We do not overlook the fact that the proposed amendment must comform to the requirements of Section 1, Article XVII, of the Constitution as a prerequisite to adoption by the legislature and submission to the people. This provision is mandatory but what we have said shows that the requirements of Section 1, Article XVII, have been met. The chancellor found that the proposed amendment in no way violated the Constitution of the United States and that it was submitted to the people as required by the mechanics of the State Constitution. His objection to it was grounded on inconsistent, contradictory and conflicting provisions. Since these facts are admitted, we could rest the case at this point. Such showing clears the proposed amendment for submission to the people. If they reject it, that will be the end of it, but if they approve it, provision for preparation of the home rule charter follows. We may assume that it will be prepared as required by the proposed amendment but, if it is not, then will be the time to raise such points as the chancellor in the main based his decree on, including others.
In his final decree the chancellor took account of the top purpose of the proposed amendment and admitted that such purpose had been effected in other states but he found that account of contradictions and inconsistencies no such interpretation could be placed on the proposed amendment. We have already alluded to the place of paragraph (i) of the proposed amendment. In our view, paragraphs (e), (f) and (g) of the proposed amendment, if considered with paragraph (i) and balanced against the provisions which appear inconsistent, would iron out the major portion of the challenged inconsistencies. These paragraphs emphasize the supremacy of the legislature in lawmaking power, insure the paramount authority of the state, the jurisdiction of state agencies, bureaus and commissions in Dade County and withal declare the purpose of the proposed amendment is to grant home rule in local affairs only and to preserve the supremacy of the Constitution and general laws relating to counties, except as expressly set forth in the proposed amendment. We must assume that when the Metropolitan Charter is prepared and approved it will safeguard these precepts.
Another thing we should keep in mind is that we are dealing with a constitutional democracy in which sovereignty resides in the people. It is their Constitution that we are construing. They have a right to change, abrogate or modify it in any manner they see fit so long as they keep within the confines of the Federal Constitution. The legislature which approved and submitted the proposed amendment took the same oath to protect and defend the Constitution that we did and our first duty is to uphold their action if there is any reasonable theory under which it can be done. This is the first rule we are required to observe when considering acts of the legislature and it is even more impelling when considering a proposed constitutional amendment which goes to the people for their approval or disapproval. Changes in government such as proposed here are provoked in the interest of economy and efficiency, they necessarily contemplate the abolition of some offices, boards and agencies and the combination of others, but this is well within the power of the electorate.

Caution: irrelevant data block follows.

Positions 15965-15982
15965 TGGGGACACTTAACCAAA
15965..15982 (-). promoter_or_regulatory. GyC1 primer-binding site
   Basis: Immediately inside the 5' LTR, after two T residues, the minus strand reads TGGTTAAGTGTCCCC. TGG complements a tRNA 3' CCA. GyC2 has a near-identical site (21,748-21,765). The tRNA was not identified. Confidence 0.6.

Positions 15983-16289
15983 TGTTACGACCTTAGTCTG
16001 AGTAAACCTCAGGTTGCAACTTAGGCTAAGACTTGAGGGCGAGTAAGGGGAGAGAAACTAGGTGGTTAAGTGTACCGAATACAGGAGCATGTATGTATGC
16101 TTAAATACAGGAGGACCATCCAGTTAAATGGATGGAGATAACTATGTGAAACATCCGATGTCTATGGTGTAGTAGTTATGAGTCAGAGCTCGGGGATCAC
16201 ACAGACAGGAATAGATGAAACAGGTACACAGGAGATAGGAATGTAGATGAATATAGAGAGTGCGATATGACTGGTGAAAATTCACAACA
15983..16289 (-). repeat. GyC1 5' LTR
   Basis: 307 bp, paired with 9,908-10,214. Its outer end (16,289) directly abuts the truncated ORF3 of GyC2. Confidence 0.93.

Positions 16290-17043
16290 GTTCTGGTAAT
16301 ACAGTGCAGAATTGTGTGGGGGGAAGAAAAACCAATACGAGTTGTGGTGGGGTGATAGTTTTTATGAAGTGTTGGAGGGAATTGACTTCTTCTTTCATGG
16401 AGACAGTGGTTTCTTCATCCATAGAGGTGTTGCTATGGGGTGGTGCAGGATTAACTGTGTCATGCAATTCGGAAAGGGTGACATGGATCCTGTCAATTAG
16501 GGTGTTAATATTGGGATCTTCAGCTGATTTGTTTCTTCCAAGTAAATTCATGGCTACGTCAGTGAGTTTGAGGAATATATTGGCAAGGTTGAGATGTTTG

Appellants remind us that the proposed amendment logically separates into two major *791 divisions: the first, home rule in local affairs for the people of Dade County; second, maintain the status of Dade County as an integral subdivision of the state, subject and subordinate to the general lawmaking power of the legislature. Appellant further suggests that bearing these two objectives in mind paragraphs (e), (f) and (g) should be construed together as the complete expression of the legislature relative to the relationship of Dade County to the state and the other counties of the state. If paragraphs (e) and (f) are read together, they show conclusively that the legislature intended to preserve the effect of existing general laws and its lawmaking power in relation to Dade County, except as to those matters expressly authorized in the proposed amendment.